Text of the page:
I often think about my birthmother, how I’ll never be able to repay her for the grace she’s given me. But too rarely, I forget to tell my mom how much I love her, how much she means to me, and how thankful I am for what she’s done, the things she’s given up, and the truly amazing person she is. At the last word of your blog, the tears started flowing down my face as I realized how blind I have been. I hope Cora grows up to know just how blessed she is, and if she’s anything like me (pray that she’s not!) I pray that she is able to comprehend half of the grace and love that she has received from her birthmother, her orphanage, God, and of course, you guys, her loving family.
    And to my amazing little 여동생, 승주 하나님께서 사랑받기 위해 태어난 사람이야. These are the words from my favorite Korean Church song, “You were born to be loved”. Through all that is to come -trust me, it’s a long road- may you never for a second forget that you are God’s wonderful creation, and that you were made to be a blessing to all those around you, and to be loved by so many people.
    I could keep going on and on, but that’s enough tears for one night. God bless you and your family.

    • Jen March 22, 2013 at 3:37 pm #

      Oh, Dan. This made me cry this morning. So much love to you. We are so honored to know you and care about you. (And we do. Very much.)

      “I cannot express my gratitude in words for people like you and your family, who take in children like me.”

      We’re all children like you – every one of us. But I know it’s not what you meant. And while I will never TRULY know what it is to be a “child like you”, I know what it is to love a “child like you”. And I can tell you that as a parent, I am far, far more blessed that Cora is. And I bet your mom would tell you the same. The parents win here.

      And what YOU said about your mom, you should tell her. Not that she needs any thanking, because I pray to God that Cora never feels she needs to thank me for anything and I bet your mom feels the same, but because your mom would be blessed to hear it.

      (And psst! If any of my three children are as wise and graceful and full of morals and values like you when they are your age, I, and the rest of the world, will be blessed, as the world is by you, friend.)

      Thank YOU for blessing our lives, my friend. Thank you for being an awesome Oppa to my children. You have a place in our family.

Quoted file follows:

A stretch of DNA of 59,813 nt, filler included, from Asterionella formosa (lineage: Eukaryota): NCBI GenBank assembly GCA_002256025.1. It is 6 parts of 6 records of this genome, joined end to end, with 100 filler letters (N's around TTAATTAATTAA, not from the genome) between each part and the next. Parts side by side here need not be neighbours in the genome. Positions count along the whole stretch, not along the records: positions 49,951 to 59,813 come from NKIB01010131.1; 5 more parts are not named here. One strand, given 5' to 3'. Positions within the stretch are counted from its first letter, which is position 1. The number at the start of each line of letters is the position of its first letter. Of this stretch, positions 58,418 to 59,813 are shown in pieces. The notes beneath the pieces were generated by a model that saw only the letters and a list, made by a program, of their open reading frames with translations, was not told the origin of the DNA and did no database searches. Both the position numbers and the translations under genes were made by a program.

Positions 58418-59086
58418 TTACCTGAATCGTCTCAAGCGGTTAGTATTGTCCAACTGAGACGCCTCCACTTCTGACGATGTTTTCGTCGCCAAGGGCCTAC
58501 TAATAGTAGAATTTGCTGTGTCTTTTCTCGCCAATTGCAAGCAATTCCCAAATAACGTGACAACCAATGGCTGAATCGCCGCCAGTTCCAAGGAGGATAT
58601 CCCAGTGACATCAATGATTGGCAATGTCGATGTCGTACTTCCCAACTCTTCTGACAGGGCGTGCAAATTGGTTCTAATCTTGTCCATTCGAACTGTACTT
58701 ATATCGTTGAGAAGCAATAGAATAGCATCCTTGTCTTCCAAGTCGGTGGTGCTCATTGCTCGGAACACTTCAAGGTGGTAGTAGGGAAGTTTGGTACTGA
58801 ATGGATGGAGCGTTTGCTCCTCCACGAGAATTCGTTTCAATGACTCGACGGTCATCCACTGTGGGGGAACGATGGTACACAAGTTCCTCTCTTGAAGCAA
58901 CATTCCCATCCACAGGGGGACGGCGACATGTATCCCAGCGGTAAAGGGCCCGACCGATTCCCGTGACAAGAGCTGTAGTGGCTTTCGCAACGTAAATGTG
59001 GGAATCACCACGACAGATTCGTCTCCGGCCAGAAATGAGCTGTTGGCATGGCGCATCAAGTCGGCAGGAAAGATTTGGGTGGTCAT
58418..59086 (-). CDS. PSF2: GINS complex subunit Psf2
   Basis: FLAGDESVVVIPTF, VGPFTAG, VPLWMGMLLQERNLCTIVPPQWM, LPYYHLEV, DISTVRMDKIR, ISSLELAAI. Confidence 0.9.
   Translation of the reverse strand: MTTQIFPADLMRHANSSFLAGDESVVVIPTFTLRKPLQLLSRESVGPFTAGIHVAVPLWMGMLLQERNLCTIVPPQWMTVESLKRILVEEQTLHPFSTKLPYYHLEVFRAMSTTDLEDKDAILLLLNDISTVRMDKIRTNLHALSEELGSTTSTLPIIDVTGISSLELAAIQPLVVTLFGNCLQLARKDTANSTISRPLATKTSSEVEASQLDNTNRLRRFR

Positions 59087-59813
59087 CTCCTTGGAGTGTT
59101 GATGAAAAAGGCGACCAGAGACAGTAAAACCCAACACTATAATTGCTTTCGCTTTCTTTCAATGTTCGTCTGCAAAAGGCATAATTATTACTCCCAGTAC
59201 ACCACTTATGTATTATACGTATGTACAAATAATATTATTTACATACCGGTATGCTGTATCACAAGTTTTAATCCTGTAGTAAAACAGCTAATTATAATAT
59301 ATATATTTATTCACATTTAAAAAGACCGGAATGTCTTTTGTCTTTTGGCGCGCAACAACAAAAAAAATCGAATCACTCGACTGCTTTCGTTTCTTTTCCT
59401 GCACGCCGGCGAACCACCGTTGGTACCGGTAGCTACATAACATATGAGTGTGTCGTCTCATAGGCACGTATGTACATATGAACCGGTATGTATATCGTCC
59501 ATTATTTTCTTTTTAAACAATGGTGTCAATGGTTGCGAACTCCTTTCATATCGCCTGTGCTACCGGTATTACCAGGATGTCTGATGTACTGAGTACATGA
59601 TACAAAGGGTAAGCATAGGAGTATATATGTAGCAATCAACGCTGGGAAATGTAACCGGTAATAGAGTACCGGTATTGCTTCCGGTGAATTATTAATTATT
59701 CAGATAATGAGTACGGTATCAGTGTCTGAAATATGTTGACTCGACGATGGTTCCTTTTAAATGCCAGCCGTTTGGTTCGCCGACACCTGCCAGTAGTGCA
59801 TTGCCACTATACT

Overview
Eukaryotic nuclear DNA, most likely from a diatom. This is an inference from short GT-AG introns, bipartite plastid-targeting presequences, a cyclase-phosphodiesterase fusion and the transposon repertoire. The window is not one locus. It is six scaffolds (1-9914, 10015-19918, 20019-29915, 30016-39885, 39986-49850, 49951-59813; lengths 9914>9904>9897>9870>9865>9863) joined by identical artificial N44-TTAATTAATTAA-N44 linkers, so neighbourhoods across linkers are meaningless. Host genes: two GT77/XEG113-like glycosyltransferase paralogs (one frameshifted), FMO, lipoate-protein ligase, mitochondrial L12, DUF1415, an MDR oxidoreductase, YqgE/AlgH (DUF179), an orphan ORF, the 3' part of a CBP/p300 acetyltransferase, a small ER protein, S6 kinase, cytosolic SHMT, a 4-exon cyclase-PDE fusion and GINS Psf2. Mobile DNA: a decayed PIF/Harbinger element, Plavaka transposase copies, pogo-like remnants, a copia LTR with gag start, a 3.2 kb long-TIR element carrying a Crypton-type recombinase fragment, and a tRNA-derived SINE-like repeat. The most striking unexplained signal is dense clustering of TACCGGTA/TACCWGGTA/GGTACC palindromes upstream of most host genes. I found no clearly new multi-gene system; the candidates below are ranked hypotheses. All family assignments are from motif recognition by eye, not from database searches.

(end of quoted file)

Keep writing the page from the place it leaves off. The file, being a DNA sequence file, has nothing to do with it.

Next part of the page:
4. Leese March 22, 2013 at 6:31 am #

    I’ve enjoyed the part of your journey I’ve gotten to follow and pray for you guys on. I hope you do decide to pop in once in awhile and post again – God just shines through your words!

    I also understand the need to step back from blogging. I had blogged privately for years and years, and finally, with a lot of urging (from others and God) started blogging publicly last year. But then my health went downhill and I just needed a break – I could hardly come up with words for in person with my closest of friends, let alone the blogosphere. Yet it’s also so therapeutic…and so after a break, I’m back. And it’s good for me to do in this season, and from some emails I’ve gotten, it seems God’s used some of it for good for some others, too. Which is both incredibly humbling and terrifying. Interestingly, it’s seemed to have been even moreso after having stepped away for a time.

    I know I’m not alone in saying God’s used your blog as well in the lives of others – as much as it was probably good for you to “use” along the way. I hope that in some form…whether here as part of Cora’s journey more directly…or a new blog down the road (that you let some of us here who have journeyed a bit with you in on to know about!) that God does the same with you and uses your words once again.

    In the meantime, know that I’m one of (I’m sure countless others) who haven’t really said much, but have rooted you on and prayed for your family from afar! May God richly bless you as your family continues forward and may you see His gifts of grace along the road!

    • Jen March 22, 2013 at 3:40 pm #

      Dear Leese,

      Thank you. Thank you for your words and your prayers for my family and the blessings you are giving from your blog. I will pray for your health to make a road uphill. I am sorry that you have been struggling. I’m going to bookmark your blog. Your message here has blessed me! xoxo!!

  5. soundtek March 22, 2013 at 3:15 pm #

    I will be so sad if you do quit blogging… its fun to watch the adoption process, but as another adoptive mom, its more encouraging to watch the process after youve home awhile, so I know Im not the only one going through things. I wish yall the best.